Illusory Architecture

Illusory Architecture

Andrea Grützner’s (b. 1984) compositions deal with the emotional and visual perception of spaces. These images seek both familiar and disconnected subject matters, and ask questions about the memory of places and our orientation of designed interiors. Grützner finds and creates photographs that oscillate between image-making and painting, exploring ideas of documentary, surrealism, abstraction and visual irritation. Eclectic interiors draw links to retro computer games and traditional guest houses from the former German Democractic Republic, casting a diverse history of human behaviour against an intriguing interplay of colour and form. Bold lines and shadows ruminate in these compelling labyrinthine images, transforming the everyday and altering interior landscapes with gels, flash lights and motif-mapping. Grützner won the 2017 ING Unseen Talent Award, with the Hive series, developing work alongside Nadav Kander, and has exhibited with Foam Amsterdam, Photo London and Paris Photo, amongst many other fairs and galleries.

A: The term “emotional architecture,” was attributed to Mexican architect Luis Barragán (1902-1988) and sculptor-painter Mathias Goéritz (1915-1990), who, together, published a manifesto in search of spiritually uplifting buildings that subverted the minimal, “sterility” of modernism. The document was built on the premise that spaces engender a tangible psychological response in individuals. Though your photographs dwell within architectural structures, how do you feel that they are, inherently, “anti-architectural” or resist this definition?AG: I often depict space in a fragmentary way, focusing on details and certain elements instead of showing the ideal (descriptive) perspective of a building or room to give a desired spatial idea. My gaze cuts through the space – that’s where the description of “anti-architectural” comes from. “Emotive” could also be added to the definition of my practice, as, ultimately, I’m translating my subjective perception and sensation of the space onto the production of images.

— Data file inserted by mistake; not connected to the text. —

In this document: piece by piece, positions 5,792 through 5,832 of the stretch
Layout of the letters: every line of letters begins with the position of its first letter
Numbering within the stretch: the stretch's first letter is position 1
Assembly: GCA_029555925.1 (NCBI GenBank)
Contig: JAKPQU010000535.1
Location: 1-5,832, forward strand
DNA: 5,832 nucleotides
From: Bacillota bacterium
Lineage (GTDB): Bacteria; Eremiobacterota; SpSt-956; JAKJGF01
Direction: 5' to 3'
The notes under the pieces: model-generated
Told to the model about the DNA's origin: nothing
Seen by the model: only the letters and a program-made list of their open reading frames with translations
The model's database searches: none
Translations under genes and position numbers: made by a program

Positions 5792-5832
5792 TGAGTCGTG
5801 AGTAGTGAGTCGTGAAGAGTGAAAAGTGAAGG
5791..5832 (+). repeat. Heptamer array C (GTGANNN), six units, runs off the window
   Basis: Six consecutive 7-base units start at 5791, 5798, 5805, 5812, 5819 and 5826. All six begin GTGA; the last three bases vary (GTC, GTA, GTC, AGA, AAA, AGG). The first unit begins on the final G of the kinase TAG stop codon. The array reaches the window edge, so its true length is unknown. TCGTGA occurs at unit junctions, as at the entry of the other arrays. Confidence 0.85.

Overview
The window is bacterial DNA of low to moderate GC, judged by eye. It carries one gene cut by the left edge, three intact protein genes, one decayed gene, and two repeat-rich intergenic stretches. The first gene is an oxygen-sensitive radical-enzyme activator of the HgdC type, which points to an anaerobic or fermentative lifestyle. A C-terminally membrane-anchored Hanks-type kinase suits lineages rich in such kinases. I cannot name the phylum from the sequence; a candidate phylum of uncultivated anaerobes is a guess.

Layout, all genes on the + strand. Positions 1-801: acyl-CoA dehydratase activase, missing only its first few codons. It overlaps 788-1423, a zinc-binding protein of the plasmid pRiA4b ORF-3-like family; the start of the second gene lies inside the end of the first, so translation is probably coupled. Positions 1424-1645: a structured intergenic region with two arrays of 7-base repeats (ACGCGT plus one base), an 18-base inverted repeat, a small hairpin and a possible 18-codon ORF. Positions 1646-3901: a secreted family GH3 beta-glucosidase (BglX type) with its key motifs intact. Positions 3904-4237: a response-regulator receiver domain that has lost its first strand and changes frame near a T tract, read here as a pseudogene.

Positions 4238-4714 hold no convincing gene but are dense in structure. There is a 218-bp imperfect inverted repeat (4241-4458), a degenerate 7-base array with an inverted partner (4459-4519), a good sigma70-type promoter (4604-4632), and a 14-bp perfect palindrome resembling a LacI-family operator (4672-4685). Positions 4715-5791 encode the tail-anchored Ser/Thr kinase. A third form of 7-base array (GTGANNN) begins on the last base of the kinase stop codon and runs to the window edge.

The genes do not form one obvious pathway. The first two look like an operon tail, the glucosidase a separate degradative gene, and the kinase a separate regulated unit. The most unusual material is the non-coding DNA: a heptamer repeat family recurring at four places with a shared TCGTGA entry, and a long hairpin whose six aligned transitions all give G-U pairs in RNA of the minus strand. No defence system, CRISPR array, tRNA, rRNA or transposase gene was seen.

A: Houses and interior domestic spaces have provided a creative wellspring for artists over the years, with memories embedded in rooms and histories told through the walls. What might we find in the “nooks” and “crannies” of your images, in the histories or stories exist there? How important is it that these stories remain invisible, with the structures devoid of their inhabitants?
AG: Individual stories, memories and emotions are not important for understanding my work or its effects on the viewer. The images speak more about my personal encounter with that specific space, which seems to be full of pro- jections and secrets. I’m trying to avoid the more obvious details of houses or structures, as they would immediately spark a more stereotypical imagination and narrative. It is more about slowly discovering familiar elements within the abstract image construction, which might recall own memories of the viewer. My work is, essentially, quite open-ended.

A: Your images share many similar colour palettes of Barragán, with blush pinks, bold oranges and luminous yellows taking centre stage, amongst a variety of patterns, shapes, slats and oblongs. What interests you about the colour palettes of interior structures?
Colour is intriguing, it can be challenging and seducing, abstract and so real. It triggers certain memories. The original interior of the Erbgericht has nostalgic palettes of cream-brownish hues and elements in pastel tones. The vivid glowing shadows stems from experimentation with colourful gels in front of flashlights. So I’m adding my own colour palette to the building. My colours are kind of coexisting with(in) the house. For me, they work like a placeholder for memories and emotions from all people who have been attached to, or visited, that building. The luminous shades are pulling the beholder into the image-space and leave them to their own imagination and interpretation. In general, I try to exaggerate artificial characters, playfulness and an overarching sense of eeriness. This is also the case in Hive, where I used the poppy bold colours of the given educational design.

A: There’s also an MC Escher-like quality to your compositions. Staircases disappear into hovering cabinets and reflections merge spaces into a kind of labyrinth. Why is removal, distortion or complication important?
AG: I often strive for tilting moments and reversing perspectives. It’s a visual game with the perception of space, time and surface structures – an optical charade. I regularly ask myself: how can I make the familiar and obvious strange, and vice versa, the strange curiously familiar? All these processes are playfully challenging our looking habits and slowing down the way of deciphering. They are also speaking, in a general sense, about another possible reading of systems.

A: In Erbgericht, you utilise a bright flash to achieve a sense of collage and transformation – creating pro- nounced lines, shadows and artificial planes, with stark contrasts playing out across the compositions. Can you expand on the technical aspect of your work?